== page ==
It was incomprehensible.


It was always there though, as much as we tried our best to ignore it.

That cold undercurrent.

The tests that didn’t come back with good news. Each new bout of cancer walloping her harder and harder. The pictures.

The reality was that it didn’t look good. She wasn’t beating it – but jesus christ, not for lack of trying. The strength, the sheer stubborn will of this woman! If it was a matter of grit, of determination. If cancer could be killed with character alone-

The photo session was for her, yes. We wanted her to get dressed up and feel beautiful – but it went unspoken that it was also for her daughter. To remember. We so desperately want to help her remember that her mother was gorgeous and vibrant and full of personality – something that was readily apparent even to us, this handful of strangers behind computer screens.

The tokens we sent felt so small. What we wanted to do was be a real community for her. We wanted to take care of her daughter so she could rest.  We wanted to bring her nourishing food and do her laundry and hold her so she could fall apart instead of being so fucking strong all the time.

We wanted to shoulder some of the weight she was carrying, take on the pain of the treatments, and absorb the shock of her bald head staring back in the mirror (even though she seriously rocked that bald head.)

We wished we could take her fight and diffuse it among us, we wished we could band together and give her our strength, but of course, we couldn’t. We were so limited.

I don’t know how she did it.

As a mother, I don’t know how she got up each day and faced down the very real possibility that her daughter would grow up without her. More than anything, that’s what leaves me shattered. I look at Olive, and can’t imagine not being here for her tomorrow. That takes a kind of courage I can’t even begin to summon close.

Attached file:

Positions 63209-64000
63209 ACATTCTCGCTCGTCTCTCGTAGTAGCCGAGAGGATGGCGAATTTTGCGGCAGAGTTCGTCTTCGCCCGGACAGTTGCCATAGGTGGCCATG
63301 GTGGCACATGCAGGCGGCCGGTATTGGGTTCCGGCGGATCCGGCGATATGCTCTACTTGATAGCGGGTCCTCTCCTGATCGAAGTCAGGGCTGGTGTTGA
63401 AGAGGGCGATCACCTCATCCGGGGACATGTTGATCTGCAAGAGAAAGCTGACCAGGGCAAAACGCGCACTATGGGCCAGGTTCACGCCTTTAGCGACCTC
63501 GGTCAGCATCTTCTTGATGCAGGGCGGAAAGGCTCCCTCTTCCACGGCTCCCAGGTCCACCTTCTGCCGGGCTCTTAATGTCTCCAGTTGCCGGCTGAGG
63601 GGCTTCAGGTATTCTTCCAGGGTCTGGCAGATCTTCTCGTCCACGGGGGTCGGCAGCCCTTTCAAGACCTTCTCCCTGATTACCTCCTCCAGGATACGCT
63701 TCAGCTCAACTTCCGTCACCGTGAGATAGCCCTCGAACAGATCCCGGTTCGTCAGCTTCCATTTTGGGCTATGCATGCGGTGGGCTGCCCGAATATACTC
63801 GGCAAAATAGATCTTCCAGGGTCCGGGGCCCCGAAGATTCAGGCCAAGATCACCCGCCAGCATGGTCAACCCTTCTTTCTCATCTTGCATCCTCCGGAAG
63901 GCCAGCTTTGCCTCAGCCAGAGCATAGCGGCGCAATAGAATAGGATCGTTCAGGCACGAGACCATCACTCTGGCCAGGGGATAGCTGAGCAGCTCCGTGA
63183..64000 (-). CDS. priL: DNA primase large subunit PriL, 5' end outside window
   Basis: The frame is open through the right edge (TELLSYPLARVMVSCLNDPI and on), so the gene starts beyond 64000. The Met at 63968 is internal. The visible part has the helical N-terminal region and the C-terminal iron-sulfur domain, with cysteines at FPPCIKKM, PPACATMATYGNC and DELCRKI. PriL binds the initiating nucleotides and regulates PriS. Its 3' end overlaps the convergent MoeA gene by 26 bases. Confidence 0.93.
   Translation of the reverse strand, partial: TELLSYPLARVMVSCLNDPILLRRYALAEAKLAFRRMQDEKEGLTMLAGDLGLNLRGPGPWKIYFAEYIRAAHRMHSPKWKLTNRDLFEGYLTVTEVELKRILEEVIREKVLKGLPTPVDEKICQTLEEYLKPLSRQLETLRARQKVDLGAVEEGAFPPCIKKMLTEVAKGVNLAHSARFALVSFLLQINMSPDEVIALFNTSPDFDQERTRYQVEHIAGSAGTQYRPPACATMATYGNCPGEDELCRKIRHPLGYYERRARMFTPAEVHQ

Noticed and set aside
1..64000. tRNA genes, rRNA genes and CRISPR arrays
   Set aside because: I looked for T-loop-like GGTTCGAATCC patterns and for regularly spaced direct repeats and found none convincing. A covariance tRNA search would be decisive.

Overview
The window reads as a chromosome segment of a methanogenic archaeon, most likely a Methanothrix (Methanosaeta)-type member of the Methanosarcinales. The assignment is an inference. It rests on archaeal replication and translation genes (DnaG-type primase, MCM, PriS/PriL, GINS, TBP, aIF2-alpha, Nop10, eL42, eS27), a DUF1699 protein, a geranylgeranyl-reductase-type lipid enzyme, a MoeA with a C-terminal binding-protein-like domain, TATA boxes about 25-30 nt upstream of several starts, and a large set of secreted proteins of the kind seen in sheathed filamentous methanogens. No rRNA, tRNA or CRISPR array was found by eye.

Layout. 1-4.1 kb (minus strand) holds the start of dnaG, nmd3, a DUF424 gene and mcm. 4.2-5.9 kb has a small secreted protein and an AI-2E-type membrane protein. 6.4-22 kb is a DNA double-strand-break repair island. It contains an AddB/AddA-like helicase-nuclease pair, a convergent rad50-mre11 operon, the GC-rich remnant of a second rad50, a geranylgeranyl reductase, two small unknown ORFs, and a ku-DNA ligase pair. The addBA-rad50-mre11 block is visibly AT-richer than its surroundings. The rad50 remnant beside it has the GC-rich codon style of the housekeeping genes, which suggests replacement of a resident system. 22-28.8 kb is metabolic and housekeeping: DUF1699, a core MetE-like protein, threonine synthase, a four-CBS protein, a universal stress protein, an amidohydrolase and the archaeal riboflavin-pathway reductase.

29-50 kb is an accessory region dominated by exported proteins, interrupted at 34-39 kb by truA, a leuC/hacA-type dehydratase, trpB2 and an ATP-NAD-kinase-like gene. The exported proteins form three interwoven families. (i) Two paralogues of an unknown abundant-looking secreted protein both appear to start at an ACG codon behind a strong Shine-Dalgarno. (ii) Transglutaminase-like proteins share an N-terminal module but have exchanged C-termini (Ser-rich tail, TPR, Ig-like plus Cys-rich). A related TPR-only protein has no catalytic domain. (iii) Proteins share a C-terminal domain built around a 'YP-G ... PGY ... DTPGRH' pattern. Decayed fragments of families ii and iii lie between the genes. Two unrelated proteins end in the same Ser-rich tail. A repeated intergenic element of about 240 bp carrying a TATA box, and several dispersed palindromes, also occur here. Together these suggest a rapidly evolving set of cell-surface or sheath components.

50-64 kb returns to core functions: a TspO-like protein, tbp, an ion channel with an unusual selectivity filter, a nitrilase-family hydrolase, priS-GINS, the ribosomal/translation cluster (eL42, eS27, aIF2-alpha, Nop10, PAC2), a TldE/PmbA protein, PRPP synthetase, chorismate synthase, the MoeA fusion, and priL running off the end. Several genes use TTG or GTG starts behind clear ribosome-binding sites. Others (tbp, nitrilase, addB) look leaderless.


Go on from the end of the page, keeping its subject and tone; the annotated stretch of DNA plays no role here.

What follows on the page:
It’s beyond devastating.

That’s what shatters me and makes me tight with rage and incomprehension. I don’t understand how this could happen. I feel petulant and angry. I feel like throwing things and crying and screaming “It’s not FAIR”.

It’s not fair.

I didn’t understand, until this morning, that I was expecting a miracle. Not hoping for one, but fully expecting it. It had to happen. She was too strong, too tough, to determined for it not to.

It was too cruel for it not to.

We’re in pieces, this group of women with no real-life ties to her. We don’t know what to do, so we are doing what women do. We are doing what we can do. We are talking about how to help her daughter, her husband.

We are banding together in our shared grief and incomprehension.

We are coming together to remember this incredible woman who died too soon, who shouldn’t be remembered as losing a fight to cancer because this woman didn’t lose a fight in her life before this.

And I am writing, because it’s all I know how to do.

I’m so sorry, Dana. My heart breaks for you and even more for M.

I don’t understand how this happened, I don’t understand how this was allowed to happen to you. I wish we could have done more. I always wished we could have done more.

I’m sorry. I’m sorry we didn’t have more than tea and pictures. I’m sorry I don’t have more than words.

I’m so sorry. We will miss you so much, and we will make sure you are remembered.